A few requests are allowed through to test the system. If all are successful, the breaker reverts to its closed state and the failure counter is reset. If any requests fail, the breaker reverts to open and the timer starts again.

Circuit Breaker States

  1. Closed
  2. Open
  3. Half-Open

Closed When everything is normal, the circuit breaker remains in the closed state and all calls pass through to the services. When the number of failures exceeds a predetermined threshold the breaker trips, and it goes into the Open state. Open The circuit breaker returns an error for calls without executing the function. Half-Open After a timeout period, the circuit switches to a half-open state to test if the underlying problem still exists. If a single call fails in this half-open state, the breaker is once again tripped. If it succeeds, the circuit breaker resets back to the normal, closed state.

Good Read: Circuit Breaker Pattern


  • Prevents cascading failures when a shared resource goes down.
  • Allows for a fast response in cases where performance and response time are critical (by immediately rejecting operations that are likely to timeout or fail).
  • Circuit breakers' failure counters combined with event logs contain valuable data that can be used to identify failure-prone resources.

Techniques & considerations

There are a few main points to remember when implementing circuit breakers.

You'll need to address exceptions raised when a resource protected with a circuit breaker is unavailable. Common solutions are to temporarily switch to more basic functionality, try a different data source, or to alert the user.

Configure the circuit breaker in a way 1) the patterns of recovery you expect 2) your performance and response time requirements. It can be difficult to set the timer accurately. It may take some trial and error.



Saga is a microservice architecture method that requires successfully completing a set of local transactions across numerous independent services in order to complete an action (also known as a distributed transaction).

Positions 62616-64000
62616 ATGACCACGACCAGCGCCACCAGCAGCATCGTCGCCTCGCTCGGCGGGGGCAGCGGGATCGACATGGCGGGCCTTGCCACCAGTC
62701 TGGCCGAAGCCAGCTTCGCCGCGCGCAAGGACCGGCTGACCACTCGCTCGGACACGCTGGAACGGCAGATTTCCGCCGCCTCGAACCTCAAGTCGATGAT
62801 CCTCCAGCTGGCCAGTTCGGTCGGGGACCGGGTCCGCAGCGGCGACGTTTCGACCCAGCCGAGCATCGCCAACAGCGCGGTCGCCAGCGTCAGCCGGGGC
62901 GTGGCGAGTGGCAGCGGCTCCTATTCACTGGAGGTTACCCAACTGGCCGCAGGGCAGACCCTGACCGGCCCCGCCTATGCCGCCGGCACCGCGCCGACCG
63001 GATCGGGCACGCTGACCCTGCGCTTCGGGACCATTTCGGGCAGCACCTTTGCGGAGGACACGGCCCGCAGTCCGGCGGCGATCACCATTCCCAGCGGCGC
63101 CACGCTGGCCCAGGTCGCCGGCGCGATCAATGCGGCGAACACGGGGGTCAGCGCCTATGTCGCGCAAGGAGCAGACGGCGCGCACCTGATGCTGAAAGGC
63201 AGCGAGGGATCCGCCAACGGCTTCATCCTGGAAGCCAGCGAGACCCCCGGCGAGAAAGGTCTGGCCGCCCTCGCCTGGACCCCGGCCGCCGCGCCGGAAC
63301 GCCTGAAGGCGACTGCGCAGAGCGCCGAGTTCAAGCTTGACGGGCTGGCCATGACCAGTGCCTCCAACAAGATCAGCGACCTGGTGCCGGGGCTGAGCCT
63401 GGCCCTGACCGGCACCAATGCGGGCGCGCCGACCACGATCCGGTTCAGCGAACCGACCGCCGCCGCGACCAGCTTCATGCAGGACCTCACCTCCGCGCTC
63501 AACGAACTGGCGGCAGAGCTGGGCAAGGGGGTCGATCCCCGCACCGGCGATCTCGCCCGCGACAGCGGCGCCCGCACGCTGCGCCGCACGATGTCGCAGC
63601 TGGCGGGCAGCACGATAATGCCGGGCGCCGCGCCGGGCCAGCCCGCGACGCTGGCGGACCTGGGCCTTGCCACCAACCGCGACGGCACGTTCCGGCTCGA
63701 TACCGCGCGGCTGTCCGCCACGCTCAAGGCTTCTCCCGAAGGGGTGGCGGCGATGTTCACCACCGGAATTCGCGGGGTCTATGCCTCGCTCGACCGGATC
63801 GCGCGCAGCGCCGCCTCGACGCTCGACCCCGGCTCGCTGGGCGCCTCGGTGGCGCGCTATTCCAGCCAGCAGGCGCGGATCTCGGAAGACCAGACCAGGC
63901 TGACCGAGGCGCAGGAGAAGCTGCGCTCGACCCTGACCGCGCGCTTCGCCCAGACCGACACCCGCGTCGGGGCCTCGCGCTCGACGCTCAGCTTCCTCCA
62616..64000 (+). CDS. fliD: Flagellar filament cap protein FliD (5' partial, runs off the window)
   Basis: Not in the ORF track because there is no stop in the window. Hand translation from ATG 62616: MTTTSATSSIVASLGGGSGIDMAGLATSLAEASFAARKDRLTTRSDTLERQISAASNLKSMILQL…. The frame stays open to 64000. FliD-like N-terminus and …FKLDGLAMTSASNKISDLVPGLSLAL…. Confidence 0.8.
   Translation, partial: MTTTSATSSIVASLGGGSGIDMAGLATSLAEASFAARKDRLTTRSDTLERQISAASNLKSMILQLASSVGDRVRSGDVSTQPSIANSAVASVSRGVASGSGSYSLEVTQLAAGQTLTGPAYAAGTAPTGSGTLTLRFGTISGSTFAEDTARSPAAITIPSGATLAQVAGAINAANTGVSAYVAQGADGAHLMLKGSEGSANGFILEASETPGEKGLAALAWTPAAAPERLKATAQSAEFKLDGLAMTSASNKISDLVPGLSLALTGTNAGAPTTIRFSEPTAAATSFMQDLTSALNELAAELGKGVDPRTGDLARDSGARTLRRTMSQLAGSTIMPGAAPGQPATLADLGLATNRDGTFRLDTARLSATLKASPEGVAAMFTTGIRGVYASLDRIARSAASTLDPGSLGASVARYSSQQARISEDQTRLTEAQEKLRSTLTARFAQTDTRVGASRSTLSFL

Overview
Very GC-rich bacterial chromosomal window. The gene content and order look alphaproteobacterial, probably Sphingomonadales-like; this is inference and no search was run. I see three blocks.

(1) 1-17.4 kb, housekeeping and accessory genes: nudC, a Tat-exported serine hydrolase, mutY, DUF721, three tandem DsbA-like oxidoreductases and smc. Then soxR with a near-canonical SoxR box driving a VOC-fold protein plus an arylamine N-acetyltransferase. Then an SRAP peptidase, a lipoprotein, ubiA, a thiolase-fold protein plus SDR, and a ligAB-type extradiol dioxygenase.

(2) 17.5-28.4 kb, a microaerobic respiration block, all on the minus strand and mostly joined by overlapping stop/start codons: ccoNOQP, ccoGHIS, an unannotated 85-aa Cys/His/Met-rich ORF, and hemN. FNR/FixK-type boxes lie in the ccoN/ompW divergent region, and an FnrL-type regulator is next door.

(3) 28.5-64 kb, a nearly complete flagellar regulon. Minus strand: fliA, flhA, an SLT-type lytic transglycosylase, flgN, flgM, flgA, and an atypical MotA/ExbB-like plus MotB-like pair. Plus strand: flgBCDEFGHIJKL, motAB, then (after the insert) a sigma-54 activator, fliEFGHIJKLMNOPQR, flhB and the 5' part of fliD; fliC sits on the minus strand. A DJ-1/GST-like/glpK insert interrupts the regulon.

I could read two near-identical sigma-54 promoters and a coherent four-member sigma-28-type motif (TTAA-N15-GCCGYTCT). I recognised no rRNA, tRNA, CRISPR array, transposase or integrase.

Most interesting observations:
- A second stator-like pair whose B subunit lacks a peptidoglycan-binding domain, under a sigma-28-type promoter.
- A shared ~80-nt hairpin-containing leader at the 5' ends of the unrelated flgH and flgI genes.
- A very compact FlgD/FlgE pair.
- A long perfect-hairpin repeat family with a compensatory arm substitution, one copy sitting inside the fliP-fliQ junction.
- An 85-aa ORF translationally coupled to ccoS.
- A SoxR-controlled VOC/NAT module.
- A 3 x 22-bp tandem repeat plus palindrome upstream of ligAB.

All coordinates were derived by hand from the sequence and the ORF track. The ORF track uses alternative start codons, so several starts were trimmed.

What if you have a setback in the middle of the project? This type of failure might completely destabilize your system.

Assume you're the owner of an ecommerce site. When a customer purchases an item, the item is added to their cart, their payment is processed, and the item is fetched from inventory, shipped, and invoiced. If you don't pull the item from inventory, you'll have to reverse the charge to your customer - but now you're trapped because you don't have any structured "compensating transactions" in place to reverse the successful transactions.

A saga is a story with a different structure. The component local transactions are decoupled, grouped, and executed sequentially instead of as a single distributed transaction. A saga is a collection of related local transactions.When your saga coordinator (more on that later) identifies a failure, it activates a set of "countermeasures," effectively undoing the previous activities.The inventory number would revert to its prior condition on our ecommerce site, and payment and cart adjustments would be reversed.

To implement a saga strategy, you can either coordinate saga participants via choreography, a decentralized approach where each local transaction triggers others, or orchestration, where a centralized controller directs saga participants.

Very Good Read: Saga Pattern



Use cases

  • Maintains data consistency across multiple services.
  • Well-suited to any microservice application where idempotency (the ability to apply the same operation multiple times without changing the result beyond the first try) is important, like when charging credit cards.
  • For microservices in which there aren't many participants or the set of counter transactions required is discrete and small consider choreographed saga as there's no single point of failure.
  • For more complex microservices, consider orchestrated saga.

Techniques & considerations

Sagas can add a great deal of complexity to your system. You'll need to create a series of compensating transactions that will be triggered by various failures. Depending on your application, this could necessitate a significant amount of work up front to analyze user behavior and possible failure modes.

Now you know how reliable systems are built :)

Happy Learning :)